The use of the in keyword in a comparision??

Discussion in 'Javascript' started by Morgan, Dec 12, 2005.

  1. Morgan

    Morgan Guest

    Hi all,

    I was messing around with someone elses script when I noticed that he
    had used the in keyword in an if conditional to compare a string with a
    object. I've never seen this used and was wondering about the logic
    behind it. I had previously assumed that the in keyword passed the
    properties of an object to a variable, as you do in a for/in loop. How
    is it that it can be used in a comparsion?

    example:

    var elements = {'html':true}

    var myElement = "html";

    if(myElement in elements)
    alert("True");
    Morgan, Dec 12, 2005
    #1
    1. Advertising

  2. Morgan wrote:

    > I was messing around with someone elses script when I noticed that
    > he had used the in keyword in an if conditional to compare a string
    > with a object.


    The `in' operation in a boolean expression does not compare a string
    with an object, it evaluates to `true' iff the referred object has a
    property with the string as name or inherits that from its prototype.

    RTFM: <URL:http://jibbering.com/faq/#FAQ3_2>


    PointedEars
    Thomas 'PointedEars' Lahn, Dec 12, 2005
    #2
    1. Advertising

  3. Morgan

    RobG Guest

    Thomas 'PointedEars' Lahn wrote:
    > Morgan wrote:
    >
    >
    >>I was messing around with someone elses script when I noticed that
    >>he had used the in keyword in an if conditional to compare a string
    >>with a object.

    >
    >
    > The `in' operation in a boolean expression does not compare a string
    > with an object, it evaluates to `true' iff the referred object has a
    > property with the string as name or inherits that from its prototype.
    >
    > RTFM: <URL:http://jibbering.com/faq/#FAQ3_2>
    >


    Gee Thomas, that was a bit obscure - Section 3.2 has 30 links. :p

    For the OP, it's covered in the ECMAScript Language Specification
    Section 11.8.7 and Mozilla Developer Center here:

    <URL:
    http://developer.mozilla.org/en/doc...rence:Operators:Special_Operators:in_Operator
    >


    Another way of writing it is:

    var elements = {'html':true}
    var myElement = "html";
    if( elements[myElement] ) {
    alert("True");
    }


    Presumably the idea is to use the value if the property exists, so using
    a style that even Thomas should be happy with:

    var o = elements && elements[myElement];
    // if elements exists and has a property with a name that
    // matches the value of myElement, 'o' is set to the
    // value of elements[myElement]
    // Otherwise 'o' will be set to undefined.

    if ('undefined' == typeof o){ // Or test for ! a specific type

    // Handle not getting (a specific typeof) o.
    alert('No property with name ' + myElement);
    return;
    }

    // Use o...
    alert( o );



    --
    Rob
    RobG, Dec 12, 2005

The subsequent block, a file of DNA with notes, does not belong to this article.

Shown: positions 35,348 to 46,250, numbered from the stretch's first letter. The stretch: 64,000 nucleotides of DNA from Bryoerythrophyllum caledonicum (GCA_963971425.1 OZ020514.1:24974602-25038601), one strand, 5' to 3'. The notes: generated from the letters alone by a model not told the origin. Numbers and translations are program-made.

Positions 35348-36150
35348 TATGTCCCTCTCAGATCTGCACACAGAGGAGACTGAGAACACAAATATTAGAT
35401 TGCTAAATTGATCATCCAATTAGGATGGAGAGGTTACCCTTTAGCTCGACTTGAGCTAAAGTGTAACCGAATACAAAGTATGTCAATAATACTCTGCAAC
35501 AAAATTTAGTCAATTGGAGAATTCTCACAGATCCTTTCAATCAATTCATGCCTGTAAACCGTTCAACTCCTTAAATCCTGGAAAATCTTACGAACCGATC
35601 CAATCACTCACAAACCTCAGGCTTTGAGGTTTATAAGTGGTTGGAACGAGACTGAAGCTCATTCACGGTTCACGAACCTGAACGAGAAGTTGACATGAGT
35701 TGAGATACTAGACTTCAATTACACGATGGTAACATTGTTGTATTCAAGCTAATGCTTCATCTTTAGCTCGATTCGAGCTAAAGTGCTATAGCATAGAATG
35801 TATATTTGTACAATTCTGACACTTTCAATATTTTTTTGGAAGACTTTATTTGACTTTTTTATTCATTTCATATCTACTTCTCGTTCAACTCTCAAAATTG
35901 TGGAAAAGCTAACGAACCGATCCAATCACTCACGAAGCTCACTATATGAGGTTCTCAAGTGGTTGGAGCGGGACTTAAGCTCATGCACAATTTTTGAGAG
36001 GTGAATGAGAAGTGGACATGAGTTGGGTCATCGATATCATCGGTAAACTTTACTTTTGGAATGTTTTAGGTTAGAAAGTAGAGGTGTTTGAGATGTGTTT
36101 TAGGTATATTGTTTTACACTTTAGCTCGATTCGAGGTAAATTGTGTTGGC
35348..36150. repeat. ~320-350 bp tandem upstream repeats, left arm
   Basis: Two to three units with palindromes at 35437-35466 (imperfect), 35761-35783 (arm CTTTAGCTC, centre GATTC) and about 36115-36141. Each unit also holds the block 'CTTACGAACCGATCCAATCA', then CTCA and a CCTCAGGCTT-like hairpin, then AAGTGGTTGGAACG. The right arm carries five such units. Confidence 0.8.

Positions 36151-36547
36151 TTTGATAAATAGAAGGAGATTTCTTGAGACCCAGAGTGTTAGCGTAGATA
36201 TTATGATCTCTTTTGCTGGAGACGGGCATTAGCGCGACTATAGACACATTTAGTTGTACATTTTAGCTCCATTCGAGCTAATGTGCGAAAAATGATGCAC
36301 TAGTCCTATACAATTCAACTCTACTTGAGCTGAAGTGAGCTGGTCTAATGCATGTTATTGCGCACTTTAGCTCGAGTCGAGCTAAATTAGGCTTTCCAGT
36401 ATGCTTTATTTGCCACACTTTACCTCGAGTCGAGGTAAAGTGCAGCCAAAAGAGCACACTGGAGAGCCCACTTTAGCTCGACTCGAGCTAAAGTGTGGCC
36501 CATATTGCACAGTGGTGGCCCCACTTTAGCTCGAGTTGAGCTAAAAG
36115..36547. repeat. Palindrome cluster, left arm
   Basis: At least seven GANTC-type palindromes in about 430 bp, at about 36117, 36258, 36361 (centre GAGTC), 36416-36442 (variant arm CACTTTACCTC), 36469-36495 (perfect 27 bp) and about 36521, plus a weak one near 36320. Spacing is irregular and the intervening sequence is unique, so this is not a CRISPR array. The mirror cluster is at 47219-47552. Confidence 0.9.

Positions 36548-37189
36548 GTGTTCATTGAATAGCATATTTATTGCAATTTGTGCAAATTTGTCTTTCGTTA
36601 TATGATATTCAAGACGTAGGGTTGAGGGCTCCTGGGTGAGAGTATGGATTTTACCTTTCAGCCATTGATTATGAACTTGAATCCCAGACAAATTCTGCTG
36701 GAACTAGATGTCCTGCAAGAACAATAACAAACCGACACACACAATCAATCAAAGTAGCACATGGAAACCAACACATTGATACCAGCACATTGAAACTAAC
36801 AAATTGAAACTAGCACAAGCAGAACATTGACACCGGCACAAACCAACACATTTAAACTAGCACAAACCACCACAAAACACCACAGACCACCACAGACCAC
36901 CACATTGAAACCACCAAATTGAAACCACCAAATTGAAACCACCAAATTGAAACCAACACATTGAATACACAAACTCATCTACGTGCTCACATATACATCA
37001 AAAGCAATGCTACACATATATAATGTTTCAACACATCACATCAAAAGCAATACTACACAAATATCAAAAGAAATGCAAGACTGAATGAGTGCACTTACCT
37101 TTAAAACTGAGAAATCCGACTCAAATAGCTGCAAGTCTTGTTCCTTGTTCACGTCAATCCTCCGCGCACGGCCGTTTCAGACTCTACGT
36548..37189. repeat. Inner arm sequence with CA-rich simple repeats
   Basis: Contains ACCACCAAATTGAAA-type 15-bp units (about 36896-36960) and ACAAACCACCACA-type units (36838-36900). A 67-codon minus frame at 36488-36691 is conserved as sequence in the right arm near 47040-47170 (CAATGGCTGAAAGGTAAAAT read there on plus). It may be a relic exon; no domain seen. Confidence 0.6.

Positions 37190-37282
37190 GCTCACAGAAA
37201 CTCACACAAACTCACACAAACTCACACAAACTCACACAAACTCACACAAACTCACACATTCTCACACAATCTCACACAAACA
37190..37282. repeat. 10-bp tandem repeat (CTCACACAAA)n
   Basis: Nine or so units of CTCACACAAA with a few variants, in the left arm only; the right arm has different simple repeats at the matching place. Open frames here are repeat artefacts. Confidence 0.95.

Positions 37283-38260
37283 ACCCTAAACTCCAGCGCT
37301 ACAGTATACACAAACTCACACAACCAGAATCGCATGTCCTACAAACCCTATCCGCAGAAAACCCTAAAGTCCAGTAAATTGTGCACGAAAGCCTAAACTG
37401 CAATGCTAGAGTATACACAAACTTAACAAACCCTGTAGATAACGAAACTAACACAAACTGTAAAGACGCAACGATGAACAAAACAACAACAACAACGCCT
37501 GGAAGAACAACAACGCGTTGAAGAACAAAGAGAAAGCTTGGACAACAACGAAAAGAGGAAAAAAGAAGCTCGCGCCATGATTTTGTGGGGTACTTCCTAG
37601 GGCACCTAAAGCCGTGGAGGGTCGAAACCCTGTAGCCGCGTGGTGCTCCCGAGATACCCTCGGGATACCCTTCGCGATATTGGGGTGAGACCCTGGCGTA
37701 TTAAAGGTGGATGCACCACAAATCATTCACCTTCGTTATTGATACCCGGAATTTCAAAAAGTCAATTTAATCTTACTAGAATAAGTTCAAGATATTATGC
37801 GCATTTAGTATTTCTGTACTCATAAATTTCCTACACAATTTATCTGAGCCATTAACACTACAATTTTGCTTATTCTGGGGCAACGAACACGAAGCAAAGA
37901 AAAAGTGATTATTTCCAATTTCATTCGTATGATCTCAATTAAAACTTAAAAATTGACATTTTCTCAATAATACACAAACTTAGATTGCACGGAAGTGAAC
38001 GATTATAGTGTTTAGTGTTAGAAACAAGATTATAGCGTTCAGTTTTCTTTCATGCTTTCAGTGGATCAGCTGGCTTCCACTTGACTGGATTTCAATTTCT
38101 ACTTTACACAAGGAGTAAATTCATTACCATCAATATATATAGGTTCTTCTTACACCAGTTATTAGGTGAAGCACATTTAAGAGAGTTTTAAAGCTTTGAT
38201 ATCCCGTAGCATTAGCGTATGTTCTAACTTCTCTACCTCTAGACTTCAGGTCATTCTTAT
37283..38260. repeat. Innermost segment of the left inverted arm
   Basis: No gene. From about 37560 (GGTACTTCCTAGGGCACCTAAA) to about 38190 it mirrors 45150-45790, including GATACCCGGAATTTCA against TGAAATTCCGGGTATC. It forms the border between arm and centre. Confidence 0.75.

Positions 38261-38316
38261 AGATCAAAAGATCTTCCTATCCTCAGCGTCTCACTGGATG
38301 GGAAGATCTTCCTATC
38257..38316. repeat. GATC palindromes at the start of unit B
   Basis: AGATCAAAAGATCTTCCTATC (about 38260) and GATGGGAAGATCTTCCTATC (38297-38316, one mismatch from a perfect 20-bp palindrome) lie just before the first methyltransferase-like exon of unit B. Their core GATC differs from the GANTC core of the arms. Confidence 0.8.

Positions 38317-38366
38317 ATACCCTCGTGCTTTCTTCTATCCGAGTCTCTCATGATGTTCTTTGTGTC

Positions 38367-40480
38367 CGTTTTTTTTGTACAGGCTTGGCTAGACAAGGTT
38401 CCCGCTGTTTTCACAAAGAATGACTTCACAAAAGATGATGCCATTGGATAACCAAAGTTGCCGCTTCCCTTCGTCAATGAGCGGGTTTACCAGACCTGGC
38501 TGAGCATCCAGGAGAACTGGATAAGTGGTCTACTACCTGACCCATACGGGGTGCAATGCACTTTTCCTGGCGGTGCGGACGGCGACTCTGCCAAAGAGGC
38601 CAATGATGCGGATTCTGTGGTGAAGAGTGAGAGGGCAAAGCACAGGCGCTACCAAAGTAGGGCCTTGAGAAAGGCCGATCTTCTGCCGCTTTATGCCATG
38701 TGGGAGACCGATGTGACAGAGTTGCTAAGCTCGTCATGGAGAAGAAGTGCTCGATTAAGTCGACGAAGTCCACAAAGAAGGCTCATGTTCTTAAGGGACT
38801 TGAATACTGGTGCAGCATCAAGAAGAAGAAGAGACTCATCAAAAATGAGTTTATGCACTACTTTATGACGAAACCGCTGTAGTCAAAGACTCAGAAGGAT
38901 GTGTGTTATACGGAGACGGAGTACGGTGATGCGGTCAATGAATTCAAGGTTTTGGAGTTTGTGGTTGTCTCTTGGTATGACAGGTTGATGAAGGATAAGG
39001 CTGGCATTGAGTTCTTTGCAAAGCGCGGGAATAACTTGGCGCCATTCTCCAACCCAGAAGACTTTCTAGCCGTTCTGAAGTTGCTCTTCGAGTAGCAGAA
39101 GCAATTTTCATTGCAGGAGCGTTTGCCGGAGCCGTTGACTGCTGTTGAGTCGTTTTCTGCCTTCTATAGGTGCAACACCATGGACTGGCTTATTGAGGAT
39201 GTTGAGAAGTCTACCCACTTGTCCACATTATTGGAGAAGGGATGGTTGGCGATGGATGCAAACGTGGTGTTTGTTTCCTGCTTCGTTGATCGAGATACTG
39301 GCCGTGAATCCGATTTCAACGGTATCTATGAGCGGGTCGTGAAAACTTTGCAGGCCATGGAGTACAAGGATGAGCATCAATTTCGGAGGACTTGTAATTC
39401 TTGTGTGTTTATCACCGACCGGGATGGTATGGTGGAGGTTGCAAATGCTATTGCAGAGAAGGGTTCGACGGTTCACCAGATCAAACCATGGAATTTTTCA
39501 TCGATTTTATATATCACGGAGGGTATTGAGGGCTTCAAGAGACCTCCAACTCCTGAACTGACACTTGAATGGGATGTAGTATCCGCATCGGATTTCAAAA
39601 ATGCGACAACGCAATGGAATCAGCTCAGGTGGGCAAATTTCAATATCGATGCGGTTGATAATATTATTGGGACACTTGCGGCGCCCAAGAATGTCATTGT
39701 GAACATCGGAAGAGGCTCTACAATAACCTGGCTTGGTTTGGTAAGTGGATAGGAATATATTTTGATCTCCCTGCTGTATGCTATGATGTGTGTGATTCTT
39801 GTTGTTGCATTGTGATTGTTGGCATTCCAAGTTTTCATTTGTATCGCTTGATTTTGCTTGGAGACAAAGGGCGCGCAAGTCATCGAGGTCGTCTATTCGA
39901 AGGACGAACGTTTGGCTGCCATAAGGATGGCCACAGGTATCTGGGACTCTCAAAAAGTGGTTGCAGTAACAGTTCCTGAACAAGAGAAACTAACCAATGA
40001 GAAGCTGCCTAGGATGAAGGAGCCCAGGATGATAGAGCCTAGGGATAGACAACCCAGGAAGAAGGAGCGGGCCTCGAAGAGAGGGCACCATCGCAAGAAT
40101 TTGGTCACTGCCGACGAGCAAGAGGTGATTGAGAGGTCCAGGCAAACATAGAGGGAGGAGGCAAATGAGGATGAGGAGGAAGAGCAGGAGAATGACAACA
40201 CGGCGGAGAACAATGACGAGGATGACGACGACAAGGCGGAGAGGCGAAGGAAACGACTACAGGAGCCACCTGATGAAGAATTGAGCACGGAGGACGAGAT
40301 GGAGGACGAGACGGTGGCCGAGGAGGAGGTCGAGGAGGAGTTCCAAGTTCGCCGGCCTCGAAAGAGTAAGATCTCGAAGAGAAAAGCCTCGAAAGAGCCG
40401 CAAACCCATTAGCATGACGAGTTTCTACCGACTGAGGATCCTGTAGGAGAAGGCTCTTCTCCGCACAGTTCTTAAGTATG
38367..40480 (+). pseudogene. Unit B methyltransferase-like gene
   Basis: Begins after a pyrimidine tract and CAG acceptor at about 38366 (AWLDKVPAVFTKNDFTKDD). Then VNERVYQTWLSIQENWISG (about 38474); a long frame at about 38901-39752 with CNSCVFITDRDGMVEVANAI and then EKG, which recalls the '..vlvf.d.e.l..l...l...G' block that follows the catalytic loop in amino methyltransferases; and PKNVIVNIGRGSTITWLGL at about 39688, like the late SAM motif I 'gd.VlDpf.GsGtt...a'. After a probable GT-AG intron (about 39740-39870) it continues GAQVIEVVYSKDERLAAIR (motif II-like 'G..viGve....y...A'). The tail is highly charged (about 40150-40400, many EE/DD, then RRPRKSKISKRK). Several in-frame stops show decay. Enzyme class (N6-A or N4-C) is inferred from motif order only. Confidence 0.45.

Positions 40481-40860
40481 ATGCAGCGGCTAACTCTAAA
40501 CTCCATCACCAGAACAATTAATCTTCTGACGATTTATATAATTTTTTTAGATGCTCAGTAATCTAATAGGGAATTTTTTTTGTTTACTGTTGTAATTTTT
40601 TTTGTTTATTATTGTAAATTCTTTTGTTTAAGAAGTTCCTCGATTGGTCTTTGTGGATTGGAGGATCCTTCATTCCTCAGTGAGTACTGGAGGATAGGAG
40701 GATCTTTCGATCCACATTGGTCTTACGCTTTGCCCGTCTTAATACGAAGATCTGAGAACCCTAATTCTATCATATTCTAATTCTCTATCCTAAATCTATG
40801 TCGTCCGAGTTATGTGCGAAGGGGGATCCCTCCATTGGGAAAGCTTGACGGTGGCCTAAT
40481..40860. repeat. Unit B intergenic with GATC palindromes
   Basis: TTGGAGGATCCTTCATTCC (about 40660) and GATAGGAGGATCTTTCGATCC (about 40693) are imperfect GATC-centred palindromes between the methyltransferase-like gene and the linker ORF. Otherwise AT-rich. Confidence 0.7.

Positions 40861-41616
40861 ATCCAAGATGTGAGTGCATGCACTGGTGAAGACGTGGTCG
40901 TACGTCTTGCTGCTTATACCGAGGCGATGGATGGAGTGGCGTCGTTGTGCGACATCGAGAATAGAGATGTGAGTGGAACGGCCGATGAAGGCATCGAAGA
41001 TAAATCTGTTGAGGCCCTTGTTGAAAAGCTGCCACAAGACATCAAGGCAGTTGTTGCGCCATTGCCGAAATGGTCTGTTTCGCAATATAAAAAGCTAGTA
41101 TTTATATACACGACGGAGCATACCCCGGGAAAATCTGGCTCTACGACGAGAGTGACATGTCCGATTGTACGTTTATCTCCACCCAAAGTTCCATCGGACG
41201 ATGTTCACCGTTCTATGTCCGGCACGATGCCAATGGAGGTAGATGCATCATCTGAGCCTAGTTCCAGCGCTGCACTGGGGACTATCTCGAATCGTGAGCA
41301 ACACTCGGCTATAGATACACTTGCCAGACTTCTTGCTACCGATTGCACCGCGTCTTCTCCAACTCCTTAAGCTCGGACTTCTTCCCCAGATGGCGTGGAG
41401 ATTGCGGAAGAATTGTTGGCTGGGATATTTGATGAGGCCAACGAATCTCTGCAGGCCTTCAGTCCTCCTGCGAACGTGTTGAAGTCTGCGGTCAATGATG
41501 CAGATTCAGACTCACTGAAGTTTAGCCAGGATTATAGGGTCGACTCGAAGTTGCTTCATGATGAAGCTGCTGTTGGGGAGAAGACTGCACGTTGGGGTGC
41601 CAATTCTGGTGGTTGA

#3
  4. RobG wrote:

    > Thomas 'PointedEars' Lahn wrote:
    >> Morgan wrote:
    >>> I was messing around with someone elses script when I noticed that
    >>> he had used the in keyword in an if conditional to compare a string
    >>> with a object.

    >> The `in' operation in a boolean expression does not compare a string
    >> with an object, it evaluates to `true' iff the referred object has a
    >> property with the string as name or inherits that from its prototype.
    >>
    >> RTFM: <URL:http://jibbering.com/faq/#FAQ3_2>

    >
    > Gee Thomas, that was a bit obscure - Section 3.2 has 30 links. :p
    > [...]


    I explained the operator _and_ referred the OP to the reference materials
    that he obviously had never considered to read before posting. "messing
    around with someone elses script" and "compare a string with a object"
    clearly indicates that it is a Good Idea to do that now.

    > For the OP, it's covered in the ECMAScript Language Specification


    Therefore the link to the list of all online resources.

    > Section 11.8.7 and Mozilla Developer Center here:


    JavaScript is not the only ECMAScript implementation discussed here.
    Therefore ...


    HTH

    PointedEars
    Thomas 'PointedEars' Lahn, Dec 13, 2005
    #4
  5. RobG wrote:

    > [...]
    > Another way of writing it is:
    >
    > var elements = {'html':true}
    > var myElement = "html";
    > if( elements[myElement] ) {
    > alert("True");
    > }


    That is _not_ equivalent to the `in' operation. That latter boolean
    expression will only evaluate to `true' as long as there is a property
    of that name _and_ the value of that property is a true-value.

    var
    elements = {html: null},
    myElement = "html";

    if (elements[myElement])
    {
    // this will never be called although the property exists
    alert("True");
    }

    > Presumably the idea is to use the value if the property exists, so using
    > a style that even Thomas should be happy with:


    I am not. And I am not unhappy with it. It is simply not equivalent.

    > var o = elements && elements[myElement];
    > // if elements exists and has a property with a name that
    > // matches the value of myElement, 'o' is set to the
    > // value of elements[myElement]
    > // Otherwise 'o' will be set to undefined.


    This will break with a ReferenceError if `elements' is not
    variable-instantiated before, i.e. if `elements' does not exist.

    > if ('undefined' == typeof o){ // Or test for ! a specific type
    > // Handle not getting (a specific typeof) o.
    > alert('No property with name ' + myElement);
    > return;
    > }


    As I pointedEars^H^H^H^H out ;-) before, comparing the value of the
    `typeof` operation against the string value "undefined" also is not